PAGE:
Direction: Jia Zhangke
Ash is Purest White is the latest art-house period drama of gifted Chinese filmmaker Jia Zhangke. It’s also a tart love story that spans 18 years and overflows with precious details and a lot of references to the auteur’s previous films and themes.
Structured in three parts, the story begins in 2001 in Datong and follows small-time mobster Guo Bin (Liao Fan) and his loyal, quick-witted girlfriend Zhao Qiao (director’s wife and muse Zhao Tao). They spend time among friends, playing mahjong at the bar he owns and taking a good care of the illicit business that allows them to live comfortably. As members of the Jianghu, a word referring to the Chinese underworld, which also means trust, they act and react according to that lifestyle. “For people like us, it’s always to kill or to be killed”- he says. However, the Jianghu is not like in the old days anymore. Times are changing at a hasty pace. Whilst he enjoys living in the margins of the society, she opens up about wanting a stable life, in an attempt to coax him into the idea of family.
This dream becomes totally impracticable for Qiao after she was forced to shoot a gun to save Bin’s life from a violent ambush. While she is sentenced to five years, he does only one, after which he never visits her in prison. Immediately after her release, the disappointed Qiao heads to Fengjie, where Bin is now working. She obviously suspects of betrayal, but, self-reliant as she is, she just can’t let the hope dies and forget the case. Moreover, if something happened, she wants to hear it from him, not from anyone else. Is she prepared for the cruel truth?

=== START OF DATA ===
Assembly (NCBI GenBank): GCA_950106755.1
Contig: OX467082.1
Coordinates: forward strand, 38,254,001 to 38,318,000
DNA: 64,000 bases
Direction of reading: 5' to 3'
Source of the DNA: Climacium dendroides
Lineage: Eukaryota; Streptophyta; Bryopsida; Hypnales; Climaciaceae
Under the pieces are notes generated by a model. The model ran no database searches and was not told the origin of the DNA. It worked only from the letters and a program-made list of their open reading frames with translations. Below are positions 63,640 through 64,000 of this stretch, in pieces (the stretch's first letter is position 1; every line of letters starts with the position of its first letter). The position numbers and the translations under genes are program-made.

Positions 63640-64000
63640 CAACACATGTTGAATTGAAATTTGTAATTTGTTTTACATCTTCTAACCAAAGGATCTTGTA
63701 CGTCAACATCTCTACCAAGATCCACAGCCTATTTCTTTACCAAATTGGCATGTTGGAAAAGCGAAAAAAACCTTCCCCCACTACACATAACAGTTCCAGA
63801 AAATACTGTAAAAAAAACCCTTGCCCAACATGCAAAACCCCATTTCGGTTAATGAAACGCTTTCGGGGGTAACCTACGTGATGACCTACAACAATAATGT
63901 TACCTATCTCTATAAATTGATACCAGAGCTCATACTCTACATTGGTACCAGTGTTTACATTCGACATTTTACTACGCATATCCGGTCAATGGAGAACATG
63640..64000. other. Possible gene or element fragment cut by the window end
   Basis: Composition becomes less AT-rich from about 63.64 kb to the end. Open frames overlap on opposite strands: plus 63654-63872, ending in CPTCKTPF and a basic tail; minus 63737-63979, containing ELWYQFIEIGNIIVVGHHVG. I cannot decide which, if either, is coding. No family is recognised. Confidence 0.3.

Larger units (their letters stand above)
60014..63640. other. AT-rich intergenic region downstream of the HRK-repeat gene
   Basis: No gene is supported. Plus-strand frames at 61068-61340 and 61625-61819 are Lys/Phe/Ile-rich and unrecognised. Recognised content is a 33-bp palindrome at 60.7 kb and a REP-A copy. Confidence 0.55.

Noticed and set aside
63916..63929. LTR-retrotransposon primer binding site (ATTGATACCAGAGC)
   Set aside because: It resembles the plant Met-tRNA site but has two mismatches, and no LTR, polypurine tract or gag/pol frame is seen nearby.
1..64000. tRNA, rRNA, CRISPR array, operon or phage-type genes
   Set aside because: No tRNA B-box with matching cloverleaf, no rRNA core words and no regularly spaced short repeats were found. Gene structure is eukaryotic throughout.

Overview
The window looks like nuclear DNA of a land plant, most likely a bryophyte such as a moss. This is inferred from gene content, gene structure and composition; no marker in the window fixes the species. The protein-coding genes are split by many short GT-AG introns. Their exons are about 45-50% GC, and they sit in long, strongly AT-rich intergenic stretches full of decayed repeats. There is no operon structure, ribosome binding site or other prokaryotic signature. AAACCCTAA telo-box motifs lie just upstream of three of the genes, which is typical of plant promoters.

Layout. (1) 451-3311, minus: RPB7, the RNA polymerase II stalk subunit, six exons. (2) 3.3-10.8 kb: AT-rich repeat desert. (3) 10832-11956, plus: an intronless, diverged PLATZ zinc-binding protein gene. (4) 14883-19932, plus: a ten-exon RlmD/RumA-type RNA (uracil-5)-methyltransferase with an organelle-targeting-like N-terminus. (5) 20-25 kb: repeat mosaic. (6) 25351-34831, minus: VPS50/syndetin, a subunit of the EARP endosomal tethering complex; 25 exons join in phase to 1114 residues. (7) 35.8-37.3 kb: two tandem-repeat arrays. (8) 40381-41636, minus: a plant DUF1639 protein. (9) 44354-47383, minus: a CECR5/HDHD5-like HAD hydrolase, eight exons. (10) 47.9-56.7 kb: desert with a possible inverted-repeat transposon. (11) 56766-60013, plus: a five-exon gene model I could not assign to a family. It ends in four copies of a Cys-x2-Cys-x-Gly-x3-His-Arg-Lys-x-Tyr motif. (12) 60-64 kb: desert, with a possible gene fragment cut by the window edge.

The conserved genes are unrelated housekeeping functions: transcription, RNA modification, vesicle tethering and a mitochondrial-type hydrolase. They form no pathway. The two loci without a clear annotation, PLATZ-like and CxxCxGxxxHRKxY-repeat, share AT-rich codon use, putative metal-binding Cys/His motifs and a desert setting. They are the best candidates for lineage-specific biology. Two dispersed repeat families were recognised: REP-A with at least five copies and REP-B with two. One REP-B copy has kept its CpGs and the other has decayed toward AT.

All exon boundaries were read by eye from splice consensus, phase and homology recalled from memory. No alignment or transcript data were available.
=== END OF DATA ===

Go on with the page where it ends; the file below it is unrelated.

The misadventure includes a frustrating boat trip through the Three Ganges Dam and a lot of artfulness to survive. The repeated locations and comparable characters make us think of a combination between the social disenchantment of Unknown Pleasures and the austere transformations of modern China depicted in Still Life. In the same manner, a strong female character is at the center of the story, just like it happened in the director’s previous effort, Mountains May Depart. Still, Zhao Tao elevates Qiao as the most active and resolute of the characters, delivering a thoroughly engaging performance.
Preserving a detailed, intimate, and observant style, so reminiscent of Hou Hsiao Hsien, Zhangke provides us a culturally intense, consistently-told story with a noir sense of punishment, bitterness, and disillusion. This powerful look at an ever-transitioning Chinese society comes with plausible twists that indicate new times, new realities, and new postures.